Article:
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from TeaAntiques.com
Edition Nine

For quality antiques visit www.TeaAntiques.com

Featured Antique

My Featured Antique is a magnificent Silver Teapot, by Peter and Anne Bateman, 1794. This oval, straight sided Teapot, has delightful bright cut decoration, fruit wood handle and Ivory lid button. It is in remarkably excellent condition and a top notch Teapot for a collector of Georgian silver or Teapots. More details of this item and other tea related antiques can be found by visiting my web site at www.TeaAntiques.com.

Pencarrow House, Cornwall, England

In this month's 'Tea Clipper', I return to Cornwall, South West England and visit the beautiful house of Pencarrow.

Pencarrow is situated between Bodmin and Wadebridge, the house is approached down a long drive, almost 1 mile long. Even before reaching the house, the drive provides the visitor with magnificent vistas of large Rhododendrons, Camellias and other specimen trees and shrubs. The drive also passes through the remains of an ancient settlement, visible now by the earth banks and an old 'cock pit' used in the eighteenth century, for gambling on 'fighting Cockerels'.

The house was started in the 1760's, built extending an older house on the site, by the fourth Sir John Molesworth, and then completed after his death in 1766, by his son. The architect was from York, young Robert Allanson, and this house may well have been his finest achievement.

The South side of this rather Palladian style house, over looks the remains of an Italian style garden. The formal flower beds, having been swept away to reduce maintenance, have been replaced with lawns, providing a softer feel to the garden.

The entrance to the house is through a porch on the East front, taking the visitor into the Entrance Hall. This is very much a lived in family home, this is felt very strongly as soon as you enter the house. The house has been owned by the Molesworth family and their descendants the Molesworth-St. Aubyns, since the reign of Queen Elizabeth I.

There are guided tours of the house, given by very friendly, helpful and extremely enthusiastic guides, who certainly know the history of the house.

The tour begins in the Music Room to the right of the Hall. This room, with a rococo ceiling depicting the four seasons, wood panelled walls and a fine suite of Adam French style furniture. Sadly, this suite has been painted black, over what would have been gilt frames, so done because this furniture stood in a room where members of the family would lie in state before being buried.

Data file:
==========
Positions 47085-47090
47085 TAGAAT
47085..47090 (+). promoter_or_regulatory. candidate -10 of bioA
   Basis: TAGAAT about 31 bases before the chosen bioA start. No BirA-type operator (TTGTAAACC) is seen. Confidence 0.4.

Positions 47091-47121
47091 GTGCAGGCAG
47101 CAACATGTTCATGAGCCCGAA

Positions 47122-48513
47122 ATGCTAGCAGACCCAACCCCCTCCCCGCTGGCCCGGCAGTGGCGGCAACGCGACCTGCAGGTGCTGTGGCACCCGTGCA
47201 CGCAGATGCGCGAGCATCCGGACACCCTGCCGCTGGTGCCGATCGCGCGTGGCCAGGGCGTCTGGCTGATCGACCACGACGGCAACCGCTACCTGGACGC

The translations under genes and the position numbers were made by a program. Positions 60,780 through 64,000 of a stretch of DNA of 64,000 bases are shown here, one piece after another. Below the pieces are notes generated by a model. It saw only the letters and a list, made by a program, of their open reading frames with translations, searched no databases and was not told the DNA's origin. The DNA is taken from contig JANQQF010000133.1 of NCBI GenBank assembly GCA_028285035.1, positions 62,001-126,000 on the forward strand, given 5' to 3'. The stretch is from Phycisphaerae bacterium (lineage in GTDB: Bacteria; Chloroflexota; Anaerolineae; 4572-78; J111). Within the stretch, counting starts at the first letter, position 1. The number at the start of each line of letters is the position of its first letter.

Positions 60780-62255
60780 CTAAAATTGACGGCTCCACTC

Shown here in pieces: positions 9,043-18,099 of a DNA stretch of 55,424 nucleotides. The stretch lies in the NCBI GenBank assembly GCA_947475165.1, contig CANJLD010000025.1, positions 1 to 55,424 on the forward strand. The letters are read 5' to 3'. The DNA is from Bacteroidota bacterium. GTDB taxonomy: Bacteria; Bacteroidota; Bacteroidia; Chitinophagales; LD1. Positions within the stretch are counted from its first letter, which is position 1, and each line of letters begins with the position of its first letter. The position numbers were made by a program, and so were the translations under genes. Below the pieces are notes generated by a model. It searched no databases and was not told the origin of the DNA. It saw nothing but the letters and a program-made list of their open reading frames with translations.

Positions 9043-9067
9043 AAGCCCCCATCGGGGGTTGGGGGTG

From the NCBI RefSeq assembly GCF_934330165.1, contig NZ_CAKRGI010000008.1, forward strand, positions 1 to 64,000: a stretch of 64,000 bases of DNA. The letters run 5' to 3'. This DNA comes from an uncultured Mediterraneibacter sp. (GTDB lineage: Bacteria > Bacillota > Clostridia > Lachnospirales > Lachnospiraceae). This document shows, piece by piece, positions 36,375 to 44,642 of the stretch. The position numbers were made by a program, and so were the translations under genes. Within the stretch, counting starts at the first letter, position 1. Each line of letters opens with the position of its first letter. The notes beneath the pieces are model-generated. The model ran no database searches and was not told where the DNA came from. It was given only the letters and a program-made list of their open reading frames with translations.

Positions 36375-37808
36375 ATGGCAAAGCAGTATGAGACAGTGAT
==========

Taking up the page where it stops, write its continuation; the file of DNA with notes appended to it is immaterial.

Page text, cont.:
Dotted around the house are old toys which have been used and loved by family members through the many years. Returning to the Hall, the guide explains about an old wax doll called Mary, sitting proudly on a small Charles I chair. Mary has quite an interesting history of her own! Most recently, sadly one of her legs was almost chewed off by the family's dogs, 'Sambo'. She has been repaired now, but parts of the leg that could not be repaired are in an envelope in the nursery and marked with the story.

There are a few items of interest in this room to the tea antique lover, including a glass cabinet which houses some fine eighteenth century porcelain from China, Japan and the Bow factory England. In this cabinet, there is an eighteenth Chinese square porcelain tea canister, on which is painted two fighting cocks, an interesting link to the 'Cockpit' in the grounds! There are also examples of teapots, tea bowls and saucers.

There is a 'clobber ware' tea bowl, which is a Chinese tea bowl, exported to Holland, where it was encased in a pierced china covering, allowing the hot cup to be picked up when it contained hot tea. (The Chinese did not drink their tea so hot as us in Europe!)

There is a very fine and rare sized Chippendale style  'envelope' tripod table, dating from the mid eighteenth century. It has a small square top, with four triangular flaps which fold out to double the size of the table top when required. It is a most useful item of furniture, and would make an ideal tea table when open.

The next room, the Drawing Room, is a beautifully proportioned and very light room. There are curtains and coverings to the French styled gilt framed salon furniture in red damask, taken from a Spanish Galleon in the eighteenth century. This is in remarkable condition, although the family have recently discovered some of the material hidden away upstairs, which shows the very vivid original colours. Some of this material has been used for the covering of a gilt framed foot stool which looks stunning.

There is a grand piano sat in the room on which Arthur Sullivan has played and composed his music.

Either side of the fireplace are two very fine Adam style demi-lune side tables, in satin wood, with very prettily inlaid scrolling foliage and paterae. Sitting on one of these tables,  two fine covered sugar basins from the eighteenth century Worcester factory c1770. Both having blue ground, with white panels containing enamel painted flowers and birds. The lids surmounted with most delightful rose finials. (Below are two pieces of Worcester porcelain of this period from my private collection, which show the same sort of blue ground and floral decoration and rose finial as described above on the two sugar basins.)

The tour continues through the stone Inner Hall, with an ingenious log burning stove to heat the stairway, upstairs to the bedrooms and Boudoir.

The Boudoir is a pretty room, over looking the Italian garden. Of note to the tea antique lover, is a very fine Regency Mahogany Tea Poy. The rectangular top, with brass lion mask and ring handles is supported on a turned column, and stands on four splayed feet capped, with brass casters. The inside is fitted with four wooden tea canisters and two mixing bowls. This is certainly a very fine room for the ladies to take afternoon tea, to sit and listen to the tinkling of the fountain outside, how very relaxing it must have been.